The snow was falling heavily, covering the street and his car. He climbed into the driver's seat and made to turn on the engine before getting back out to sweep snow off the windshield, but turning the key in the ignition yielded zero results. Michael stared down at the steering wheel, disbelieving. He never had trouble with this car, and now, now it chose to act up? 

Evidently, yes. The car stubbornly refused to start, and Michael sat inside, frustrated. He tried Eleanor's cell once more, and got the voicemail again. 

Her apartment wasn't far from here. Part of him might have considered banging on Eleanor's door at 9pm to be inappropriate and ridiculous, but it was shouted down by the part of him that wanted, suddenly and desperately, to be holding her. He got out of the car and set off, all but running through the snow piling up on the sidewalks. 

 

Standing in the shower made Eleanor feel better, or at least, better enough that she felt confident that she could send another email explaining to Michael that she thought she might be done dating, and that she'd like to talk to him about it when he had time. She pulled on her pajamas and headed back out into the kitchen, and was just about to pick up her phone when there was a loud rap on the door.

“Eleanor?” Michael’s voice, louder than usual and very unsteady, called through the wood.

Eleanor flung open the door to find Michael standing there, snow in his hair and on the upturned collar of his coat, his glasses fogged from the cold, and somehow the most beautiful thing she’d ever seen.

“Michael.” She said, blinking up at him. The hysterical feeling was back, along with a horrible knot in her chest, for all of five seconds as he stared down at her. Then he took her face in his cold hands (he’d evidently left his gloves behind, and part of Eleanor wondered if he’d come here directly from the office, five blovk away through the snow) and kissed her.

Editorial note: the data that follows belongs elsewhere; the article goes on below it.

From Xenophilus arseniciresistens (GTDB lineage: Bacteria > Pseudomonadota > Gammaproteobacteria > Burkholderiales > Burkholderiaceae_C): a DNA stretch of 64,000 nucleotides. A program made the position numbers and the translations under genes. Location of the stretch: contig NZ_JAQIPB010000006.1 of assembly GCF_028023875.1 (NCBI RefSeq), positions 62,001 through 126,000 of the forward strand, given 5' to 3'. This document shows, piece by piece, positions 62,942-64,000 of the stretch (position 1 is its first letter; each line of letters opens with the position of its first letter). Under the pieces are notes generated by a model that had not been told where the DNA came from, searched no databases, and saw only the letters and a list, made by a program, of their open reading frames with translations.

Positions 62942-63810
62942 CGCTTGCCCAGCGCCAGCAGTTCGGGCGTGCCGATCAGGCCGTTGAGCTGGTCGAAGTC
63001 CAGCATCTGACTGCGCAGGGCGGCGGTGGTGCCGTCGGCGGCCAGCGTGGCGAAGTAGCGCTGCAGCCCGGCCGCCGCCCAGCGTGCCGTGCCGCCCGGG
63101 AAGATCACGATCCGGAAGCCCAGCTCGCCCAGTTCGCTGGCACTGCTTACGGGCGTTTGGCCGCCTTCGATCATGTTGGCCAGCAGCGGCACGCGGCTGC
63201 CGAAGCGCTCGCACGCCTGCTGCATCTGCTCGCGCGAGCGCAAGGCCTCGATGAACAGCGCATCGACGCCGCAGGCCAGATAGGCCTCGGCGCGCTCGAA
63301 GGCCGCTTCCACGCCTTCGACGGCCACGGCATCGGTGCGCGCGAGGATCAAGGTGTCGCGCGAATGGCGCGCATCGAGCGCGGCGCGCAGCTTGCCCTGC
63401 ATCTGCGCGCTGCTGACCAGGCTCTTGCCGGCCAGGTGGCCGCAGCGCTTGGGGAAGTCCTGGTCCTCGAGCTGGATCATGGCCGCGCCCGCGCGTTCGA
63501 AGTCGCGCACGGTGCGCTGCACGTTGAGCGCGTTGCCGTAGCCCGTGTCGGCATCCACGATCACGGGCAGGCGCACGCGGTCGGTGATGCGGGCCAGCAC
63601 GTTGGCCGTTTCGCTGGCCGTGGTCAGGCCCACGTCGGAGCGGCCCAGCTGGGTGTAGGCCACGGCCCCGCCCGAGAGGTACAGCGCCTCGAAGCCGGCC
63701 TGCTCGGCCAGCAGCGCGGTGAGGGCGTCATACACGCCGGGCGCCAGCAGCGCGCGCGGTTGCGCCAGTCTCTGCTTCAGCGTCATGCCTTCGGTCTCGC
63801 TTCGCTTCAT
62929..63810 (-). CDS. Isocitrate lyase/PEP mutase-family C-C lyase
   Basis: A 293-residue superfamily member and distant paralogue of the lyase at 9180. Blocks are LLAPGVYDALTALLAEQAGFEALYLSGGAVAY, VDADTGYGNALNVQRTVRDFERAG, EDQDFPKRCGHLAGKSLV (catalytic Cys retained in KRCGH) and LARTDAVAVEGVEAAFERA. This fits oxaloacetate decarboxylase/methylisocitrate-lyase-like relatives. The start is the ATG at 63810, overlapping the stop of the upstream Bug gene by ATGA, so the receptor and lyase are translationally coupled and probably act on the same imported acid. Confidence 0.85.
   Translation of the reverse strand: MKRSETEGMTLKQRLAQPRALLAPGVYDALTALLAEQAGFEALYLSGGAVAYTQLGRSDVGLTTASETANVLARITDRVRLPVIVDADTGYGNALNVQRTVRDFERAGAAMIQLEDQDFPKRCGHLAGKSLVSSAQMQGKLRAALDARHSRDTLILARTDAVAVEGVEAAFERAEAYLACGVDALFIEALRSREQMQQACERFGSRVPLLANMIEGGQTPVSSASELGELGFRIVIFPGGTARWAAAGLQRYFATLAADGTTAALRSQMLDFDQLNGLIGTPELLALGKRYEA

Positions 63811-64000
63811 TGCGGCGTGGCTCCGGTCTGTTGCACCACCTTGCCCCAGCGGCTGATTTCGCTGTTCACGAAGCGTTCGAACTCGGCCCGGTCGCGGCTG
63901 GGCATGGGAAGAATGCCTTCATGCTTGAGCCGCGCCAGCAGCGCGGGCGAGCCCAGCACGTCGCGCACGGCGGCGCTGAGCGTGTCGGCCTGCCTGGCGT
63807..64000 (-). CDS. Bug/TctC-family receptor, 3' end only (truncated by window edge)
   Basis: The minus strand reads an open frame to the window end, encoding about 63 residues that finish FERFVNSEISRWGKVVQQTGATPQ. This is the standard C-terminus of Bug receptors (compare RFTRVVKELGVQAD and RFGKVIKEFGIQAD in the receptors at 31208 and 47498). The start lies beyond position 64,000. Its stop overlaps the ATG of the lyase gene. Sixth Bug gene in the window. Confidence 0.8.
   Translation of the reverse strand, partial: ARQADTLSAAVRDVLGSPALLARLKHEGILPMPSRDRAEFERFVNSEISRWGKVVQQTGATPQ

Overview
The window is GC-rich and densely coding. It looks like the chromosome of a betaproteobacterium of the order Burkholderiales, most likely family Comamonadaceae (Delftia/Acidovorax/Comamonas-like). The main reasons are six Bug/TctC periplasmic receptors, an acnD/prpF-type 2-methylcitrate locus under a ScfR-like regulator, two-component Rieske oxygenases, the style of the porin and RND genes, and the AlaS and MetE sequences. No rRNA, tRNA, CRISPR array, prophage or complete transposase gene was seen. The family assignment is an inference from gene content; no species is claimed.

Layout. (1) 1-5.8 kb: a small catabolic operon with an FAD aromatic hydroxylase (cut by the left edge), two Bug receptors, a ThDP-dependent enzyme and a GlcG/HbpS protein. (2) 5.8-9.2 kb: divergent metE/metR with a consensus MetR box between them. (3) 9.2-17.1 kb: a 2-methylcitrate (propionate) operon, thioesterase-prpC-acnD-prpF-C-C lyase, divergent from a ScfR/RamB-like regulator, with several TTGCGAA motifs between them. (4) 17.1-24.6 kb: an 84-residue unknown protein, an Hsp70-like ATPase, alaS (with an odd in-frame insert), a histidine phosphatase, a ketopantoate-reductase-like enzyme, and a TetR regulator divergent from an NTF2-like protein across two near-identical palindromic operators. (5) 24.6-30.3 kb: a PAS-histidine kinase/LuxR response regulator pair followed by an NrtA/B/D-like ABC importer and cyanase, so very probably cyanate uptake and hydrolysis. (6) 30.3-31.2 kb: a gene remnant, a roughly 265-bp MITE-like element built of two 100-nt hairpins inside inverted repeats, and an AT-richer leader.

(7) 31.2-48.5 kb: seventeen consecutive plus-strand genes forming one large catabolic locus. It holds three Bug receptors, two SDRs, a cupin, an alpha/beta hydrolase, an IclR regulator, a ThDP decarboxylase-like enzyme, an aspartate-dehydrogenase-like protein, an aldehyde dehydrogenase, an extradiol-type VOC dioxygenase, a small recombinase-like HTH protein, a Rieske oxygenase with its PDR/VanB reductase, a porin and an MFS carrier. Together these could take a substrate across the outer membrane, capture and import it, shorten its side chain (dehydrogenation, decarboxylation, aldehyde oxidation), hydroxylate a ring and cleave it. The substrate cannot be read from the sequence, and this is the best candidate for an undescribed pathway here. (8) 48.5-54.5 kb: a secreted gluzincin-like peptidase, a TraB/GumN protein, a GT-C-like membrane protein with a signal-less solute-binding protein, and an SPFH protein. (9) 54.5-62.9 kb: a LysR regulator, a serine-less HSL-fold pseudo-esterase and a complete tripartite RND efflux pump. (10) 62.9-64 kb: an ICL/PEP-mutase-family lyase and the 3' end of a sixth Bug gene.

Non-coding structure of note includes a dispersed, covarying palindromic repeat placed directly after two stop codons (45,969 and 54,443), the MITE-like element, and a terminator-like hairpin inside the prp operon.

Eleanor’s hands came up to fist the lapels of his coat, pulling him closer, and he let out a low sound in the back of his throat, wrapping his arms around her. Melting snow dripped onto her but she couldn’t bring herself to care, not when he was kissing her like that, like he wanted to devour her, like he was afraid that if he stopped she might disappear.

Michael.” She exclaimed when he pulled away at last. He let out a little breath that her dazed brain took way too long to register as a chuckle.

“Chidi called me half an hour ago to tell me you’d run out of your date and that he thought I should… He told me he thought you…” Michael shook his head and swallowed heavily, his hands on her shoulders. "I don't even know how to say this."

“I think,” Eleanor supplied, hesitantly, her arms reaching to wrap around him as well, “I might be a little bit in love with you.”

“Me too, Eleanor.” Michael pressed a kiss to her forehead. Eleanor shivered as a drop of cold water from his sleeve rolled down her back.

“Do you wanna maybe take off your coat?” Eleanor asked. “And shoes, too, if you don’t mind. This floor is such a pain to clean.”

Michael let out a little laugh as he released her, shrugging out of his coat. His eyes never left her face.

“And.” Eleanor swallowed. “You could take off the rest of your clothes, too, if you want. Although maybe not in the kitchen.”

“Where would you prefer I go?” Michael murmured, his lips curving into a teasing smile. Eleanor shot him a grin that was meant to be flirty, but was so fully of giddy anticipation she was sure the effect was ruined. She took his hand.

“I’m sure I can think of somewhere I want you.” She said, pulling him towards her bedroom.

When Eleanor woke up the next morning it was to several inches of snow gathered around the outside edges of the window, and thick frost covering the glass, and Michael’s arm holding her snugly against him. She closed her eyes again, warm and content, and felt him breathe against her. He pressed a kiss to the back of her neck, and she hummed.

“What time is it?” He asked in a drowsy mutter. Eleanor grabbed her phone off the nightstand and swore.

“It’s almost nine thirty.” She said. “Although… it looks like most of the city is running behind this morning.” She flicked through her notifications from the news and the weather.” We got almost three feet of snow last night.”

Michael made a pleased sound against her shoulderblade. “Stay in bed with me, then.”

Eleanor rolled over and pressed a kiss to his lips. “Haven’t I been saying it’d be good for you to relax a little?”

“You have, yes.” Michael said, kissing her back soundly. She smiled into the kiss.

“I love you, you know.” She said as he trailed kisses down her neck and onto her breasts.

“Oh, Eleanor.” He sighed against her skin. “I love you, too.”